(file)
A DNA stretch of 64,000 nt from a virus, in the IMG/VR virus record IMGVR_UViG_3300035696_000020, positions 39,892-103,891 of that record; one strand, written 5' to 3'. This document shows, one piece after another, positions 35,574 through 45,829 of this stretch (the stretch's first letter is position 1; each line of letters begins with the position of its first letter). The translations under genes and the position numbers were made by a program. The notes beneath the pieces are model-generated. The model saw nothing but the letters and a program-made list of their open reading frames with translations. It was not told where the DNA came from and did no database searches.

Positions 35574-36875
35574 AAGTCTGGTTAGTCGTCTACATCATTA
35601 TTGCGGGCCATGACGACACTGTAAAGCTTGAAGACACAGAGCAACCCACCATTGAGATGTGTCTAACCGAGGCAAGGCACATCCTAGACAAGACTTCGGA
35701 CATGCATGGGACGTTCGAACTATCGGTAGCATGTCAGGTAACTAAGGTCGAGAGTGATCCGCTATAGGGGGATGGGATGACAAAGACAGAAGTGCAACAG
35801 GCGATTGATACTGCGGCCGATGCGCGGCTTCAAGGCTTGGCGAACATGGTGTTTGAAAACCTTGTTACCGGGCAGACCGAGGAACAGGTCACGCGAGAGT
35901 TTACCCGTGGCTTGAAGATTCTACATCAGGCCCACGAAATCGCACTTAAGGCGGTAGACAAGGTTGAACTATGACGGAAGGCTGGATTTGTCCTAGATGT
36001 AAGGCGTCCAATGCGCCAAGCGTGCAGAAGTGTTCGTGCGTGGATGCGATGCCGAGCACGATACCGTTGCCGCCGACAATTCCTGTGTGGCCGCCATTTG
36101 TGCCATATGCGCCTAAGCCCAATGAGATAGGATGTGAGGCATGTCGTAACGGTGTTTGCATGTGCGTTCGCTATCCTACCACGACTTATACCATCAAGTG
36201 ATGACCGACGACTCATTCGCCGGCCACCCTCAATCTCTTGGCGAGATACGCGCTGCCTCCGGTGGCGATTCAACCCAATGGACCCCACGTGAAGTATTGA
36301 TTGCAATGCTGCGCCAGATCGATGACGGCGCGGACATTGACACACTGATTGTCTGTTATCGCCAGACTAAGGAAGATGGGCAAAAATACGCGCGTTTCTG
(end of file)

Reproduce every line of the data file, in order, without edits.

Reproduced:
A DNA stretch of 64,000 nt from a virus, in the IMG/VR virus record IMGVR_UViG_3300035696_000020, positions 39,892-103,891 of that record; one strand, written 5' to 3'. This document shows, one piece after another, positions 35,574 through 45,829 of this stretch (the stretch's first letter is position 1; each line of letters begins with the position of its first letter). The translations under genes and the position numbers were made by a program. The notes beneath the pieces are model-generated. The model saw nothing but the letters and a program-made list of their open reading frames with translations. It was not told where the DNA came from and did no database searches.

Positions 35574-36875
35574 AAGTCTGGTTAGTCGTCTACATCATTA
35601 TTGCGGGCCATGACGACACTGTAAAGCTTGAAGACACAGAGCAACCCACCATTGAGATGTGTCTAACCGAGGCAAGGCACATCCTAGACAAGACTTCGGA
35701 CATGCATGGGACGTTCGAACTATCGGTAGCATGTCAGGTAACTAAGGTCGAGAGTGATCCGCTATAGGGGGATGGGATGACAAAGACAGAAGTGCAACAG
35801 GCGATTGATACTGCGGCCGATGCGCGGCTTCAAGGCTTGGCGAACATGGTGTTTGAAAACCTTGTTACCGGGCAGACCGAGGAACAGGTCACGCGAGAGT
35901 TTACCCGTGGCTTGAAGATTCTACATCAGGCCCACGAAATCGCACTTAAGGCGGTAGACAAGGTTGAACTATGACGGAAGGCTGGATTTGTCCTAGATGT
36001 AAGGCGTCCAATGCGCCAAGCGTGCAGAAGTGTTCGTGCGTGGATGCGATGCCGAGCACGATACCGTTGCCGCCGACAATTCCTGTGTGGCCGCCATTTG
36101 TGCCATATGCGCCTAAGCCCAATGAGATAGGATGTGAGGCATGTCGTAACGGTGTTTGCATGTGCGTTCGCTATCCTACCACGACTTATACCATCAAGTG
36201 ATGACCGACGACTCATTCGCCGGCCACCCTCAATCTCTTGGCGAGATACGCGCTGCCTCCGGTGGCGATTCAACCCAATGGACCCCACGTGAAGTATTGA
36301 TTGCAATGCTGCGCCAGATCGATGACGGCGCGGACATTGACACACTGATTGTCTGTTATCGCCAGACTAAGGAAGATGGGCAAAAATACGCGCGTTTCTG